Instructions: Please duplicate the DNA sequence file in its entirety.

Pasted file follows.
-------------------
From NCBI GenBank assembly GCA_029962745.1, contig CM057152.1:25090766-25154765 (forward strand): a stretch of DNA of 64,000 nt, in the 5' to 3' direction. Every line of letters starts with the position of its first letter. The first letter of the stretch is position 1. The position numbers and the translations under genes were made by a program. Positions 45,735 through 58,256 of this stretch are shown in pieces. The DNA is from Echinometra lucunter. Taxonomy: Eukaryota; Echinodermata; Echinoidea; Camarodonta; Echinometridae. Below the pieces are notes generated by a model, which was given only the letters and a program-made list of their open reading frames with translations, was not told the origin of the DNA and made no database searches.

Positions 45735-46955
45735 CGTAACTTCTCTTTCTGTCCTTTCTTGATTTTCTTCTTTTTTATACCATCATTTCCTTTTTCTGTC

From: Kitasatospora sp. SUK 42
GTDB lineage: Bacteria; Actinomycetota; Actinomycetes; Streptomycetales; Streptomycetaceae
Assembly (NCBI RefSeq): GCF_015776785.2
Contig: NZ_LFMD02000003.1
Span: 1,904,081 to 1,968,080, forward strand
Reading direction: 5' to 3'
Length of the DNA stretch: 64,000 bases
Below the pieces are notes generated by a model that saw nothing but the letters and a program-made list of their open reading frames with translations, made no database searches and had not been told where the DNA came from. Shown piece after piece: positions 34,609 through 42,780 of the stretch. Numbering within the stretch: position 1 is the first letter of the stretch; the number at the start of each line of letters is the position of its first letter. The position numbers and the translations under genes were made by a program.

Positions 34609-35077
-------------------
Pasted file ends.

From NCBI GenBank assembly GCA_029962745.1, contig CM057152.1:25090766-25154765 (forward strand): a stretch of DNA of 64,000 nt, in the 5' to 3' direction. Every line of letters starts with the position of its first letter. The first letter of the stretch is position 1. The position numbers and the translations under genes were made by a program. Positions 45,735 through 58,256 of this stretch are shown in pieces. The DNA is from Echinometra lucunter. Taxonomy: Eukaryota; Echinodermata; Echinoidea; Camarodonta; Echinometridae. Below the pieces are notes generated by a model, which was given only the letters and a program-made list of their open reading frames with translations, was not told the origin of the DNA and made no database searches.

Positions 45735-46955
45735 CGTAACTTCTCTTTCTGTCCTTTCTTGATTTTCTTCTTTTTTATACCATCATTTCCTTTTTCTGTC

From: Kitasatospora sp. SUK 42
GTDB lineage: Bacteria; Actinomycetota; Actinomycetes; Streptomycetales; Streptomycetaceae
Assembly (NCBI RefSeq): GCF_015776785.2
Contig: NZ_LFMD02000003.1
Span: 1,904,081 to 1,968,080, forward strand
Reading direction: 5' to 3'
Length of the DNA stretch: 64,000 bases
Below the pieces are notes generated by a model that saw nothing but the letters and a program-made list of their open reading frames with translations, made no database searches and had not been told where the DNA came from. Shown piece after piece: positions 34,609 through 42,780 of the stretch. Numbering within the stretch: position 1 is the first letter of the stretch; the number at the start of each line of letters is the position of its first letter. The position numbers and the translations under genes were made by a program.

Positions 34609-35077